As you guys know, I’ve been using my Dremel for a year or so now, and I’ve just fallen in love with this handy tool!
I get a lot of questions from you guys about how to get started with a Dremel, so I thought it would be useful to create an easy guide to getting started. In this post I’ll give you a basic outline to get you started using your Dremel, show you how to use the various accessories and finally give you some info about attachments that can make your projects even better.
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WHAT IS A DREMEL?
A Dremel is a handheld rotary power tool that has a range of different accessories for undertaking a wide variety of craft, hobby and DIY tasks. In a broad sense, a Dremel can be used for cutting, sanding, engraving, cleaning & polishing and grinding & sharpening. The Dremel can also do a huge range of other tasks but these are the key ones.
Dremel tools come in both corded and uncorded options, and what you choose will depend on your task or the project you want to do. Overall, corded tools have more power than cordless ones, and are great if you are looking to do more heavy duty, longer projects. Uncorded tools on the other hand are better for smaller more intricate projects.
Selecting a tool based on RPM
Different Dremel models have varying maximum RPM, so it’s useful to understand what you want to do and the RPM requirements when selecting a tool. More heavy duty projects and applications will need a higher RPM, whilst small more intricate tasks can be completed using a lower RPM tool.
Safety gear for using the Dremel
You should always first consider safety equipment when you use your Dremel. As a starting point, I like to always have safety goggles, a mask and gloves to use.
WHAT CAN MY DREMEL DO?
The feature that attracted me the most to using a Dremel was just how versatile they are, which is down to the amazing array of accessories (or bits) you can insert into your Dremel, all which do different tasks.
To help you select the right accessories, Dremel has created a colour-coding system: every colour represents a category of application. This will help you to select the right accessories for your tasks. Note also, that various accessories have optimal RPM rates they should be used at, some are lower and some are higher depending on the task.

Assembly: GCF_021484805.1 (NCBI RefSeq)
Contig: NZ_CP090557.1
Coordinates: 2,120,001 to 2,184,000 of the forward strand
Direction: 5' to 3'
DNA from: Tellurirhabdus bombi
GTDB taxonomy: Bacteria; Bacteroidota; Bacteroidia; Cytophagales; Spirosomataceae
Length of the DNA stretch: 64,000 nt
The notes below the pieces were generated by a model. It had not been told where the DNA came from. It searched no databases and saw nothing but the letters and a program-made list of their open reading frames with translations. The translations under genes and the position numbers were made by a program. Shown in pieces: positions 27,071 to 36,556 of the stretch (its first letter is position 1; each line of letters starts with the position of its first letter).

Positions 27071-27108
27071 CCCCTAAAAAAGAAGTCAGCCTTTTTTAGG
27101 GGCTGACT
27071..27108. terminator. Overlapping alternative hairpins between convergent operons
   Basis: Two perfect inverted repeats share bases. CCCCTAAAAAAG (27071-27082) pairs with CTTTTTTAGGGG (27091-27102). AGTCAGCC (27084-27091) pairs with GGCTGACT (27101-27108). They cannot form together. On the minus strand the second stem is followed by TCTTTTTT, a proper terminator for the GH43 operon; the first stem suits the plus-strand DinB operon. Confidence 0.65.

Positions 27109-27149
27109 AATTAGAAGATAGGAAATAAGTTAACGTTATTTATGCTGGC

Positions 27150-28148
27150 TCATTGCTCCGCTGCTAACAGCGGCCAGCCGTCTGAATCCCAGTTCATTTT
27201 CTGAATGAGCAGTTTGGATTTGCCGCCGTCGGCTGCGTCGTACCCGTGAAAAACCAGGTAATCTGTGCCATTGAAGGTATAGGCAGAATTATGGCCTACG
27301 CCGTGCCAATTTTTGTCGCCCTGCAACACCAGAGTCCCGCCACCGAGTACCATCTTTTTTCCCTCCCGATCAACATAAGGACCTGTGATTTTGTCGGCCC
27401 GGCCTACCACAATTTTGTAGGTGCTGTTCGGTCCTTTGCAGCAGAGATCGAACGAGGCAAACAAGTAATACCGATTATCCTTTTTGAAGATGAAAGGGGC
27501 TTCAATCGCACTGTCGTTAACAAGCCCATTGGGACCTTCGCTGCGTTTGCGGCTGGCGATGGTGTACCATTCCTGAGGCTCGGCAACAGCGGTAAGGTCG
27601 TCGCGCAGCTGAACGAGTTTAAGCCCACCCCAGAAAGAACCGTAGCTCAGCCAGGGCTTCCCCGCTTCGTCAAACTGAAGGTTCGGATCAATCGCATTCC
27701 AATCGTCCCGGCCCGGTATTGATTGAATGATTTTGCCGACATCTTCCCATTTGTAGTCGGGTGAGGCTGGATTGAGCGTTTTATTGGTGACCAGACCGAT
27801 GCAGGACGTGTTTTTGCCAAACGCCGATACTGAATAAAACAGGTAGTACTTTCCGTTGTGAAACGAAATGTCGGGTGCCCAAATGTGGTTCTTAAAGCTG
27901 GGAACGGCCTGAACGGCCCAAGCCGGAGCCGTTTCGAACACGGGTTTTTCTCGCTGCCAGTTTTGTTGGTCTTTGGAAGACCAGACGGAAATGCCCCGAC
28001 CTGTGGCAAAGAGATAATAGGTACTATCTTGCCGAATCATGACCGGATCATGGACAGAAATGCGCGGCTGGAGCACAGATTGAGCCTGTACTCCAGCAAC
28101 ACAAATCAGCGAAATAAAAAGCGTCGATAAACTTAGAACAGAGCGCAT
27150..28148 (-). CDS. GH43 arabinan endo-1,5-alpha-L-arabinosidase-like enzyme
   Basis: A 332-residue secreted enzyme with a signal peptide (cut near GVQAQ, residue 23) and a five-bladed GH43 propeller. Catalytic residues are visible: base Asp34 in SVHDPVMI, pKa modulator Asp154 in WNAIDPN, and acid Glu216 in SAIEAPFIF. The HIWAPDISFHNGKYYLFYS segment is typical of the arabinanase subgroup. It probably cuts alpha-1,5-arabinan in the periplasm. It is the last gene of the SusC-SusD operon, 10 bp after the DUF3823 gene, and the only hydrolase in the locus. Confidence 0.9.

Every Dremel tool comes with a kit that has the basic accessories (see below on the coloured chart) but you can also buy other kits that have a greater array of accessories. For example, a kit that comes with your Dremel may have a few different sanding accessories, the Sanding kit has many dozen.
Carving & Engraving
Carving and engraving bits are the largest category of Dremel accessories. Their overall sharpness and durability allow them to last a long time when used properly. Router bits are used for edging and grooving wood, and making things like letter signs and picture frames.
Dremel provides two types of cutting accessories; cutting bits and cut-off wheels. These are ideal for working with wood, metal and glass and allow for simple projects to be cut easily.
Cleaning and polishing
Dremel cleaning and polishing accessories include brushes, felt accessories, buffing wheels and rubber points. These are ideal for cleaning metal in up cycling and restoration projects, along with finishing off or smoothing materials once they have been sanded or sharpened.
Dremel sanding accessories include sanding drums, bands, discs, flapwheels and abrasive buffs to remove and smooth material. This is perfect for using when upcycling and doing craft projects.
Grinding and Sharpening
The accessories in this category have many practical, do-it-yourself applications. They accomplish the everyday, money-saving things like sharpening mower blades, boat propellers and chainsaw blades. They can also deburr, smooth, grind and clean a variety of materials around the home and garden.
HOW TO MOUNT AN ACCESSORY INTO A DREMEL
Attaching an accessory to the tool using the MultiChuck.
1. Your tool comes with an 3.2 mm collet and collet nut.
2. Press the shaft lock button.
3. Loosen and remove collet and collet nut from your tool.
4. Begin to thread the Multi Chuck onto the tool shaft while keeping shaft lock button depressed.
5. As the jaws begin to close insert the shank of the accessory.
6. Keep the button pressed and tighten the accessory in towards yourself.
In addition to all the amazing accessories you can use to craft with your Dremel, there are also lots of attachments that can be used for various projects and make whatever you are doing easier and more efficient. Here are a few of my favourites.
The Flexshaft attachment is used to attach to the tool to create attach to the tool to create a pencil grip and finger grip control. It provides greater accessibility when using the tool and is ideal for hard to reach places. The quick connect attaches the tool in seconds.
The workstation attachment allows you to mount the tool to use it as a drill press, or to mount the tool and frees hands to hold the workpiece. This an amazing function that his great for smaller more delicate projects like jewellery or small craft projects.
The Multivise is fantastic to be used as a clamp, an alternative to mount the tool and free the hands, or the other way around to hold the workpiece with the rubber jaws. This attachment clamps to any workbench, table to counter to create stability in your workspace.
This attachment is fantastic to help you fight fatigue by shifting the weight of a bulky tool to a spray gun-like grip. It enables you to have even better control of the tool which allows for more detailed work or projects that take longer to complete.
The shield keeps debris away when sanding, grinding, cutting, polishing, carving, and engraving.
This post is in collaboration with Dremel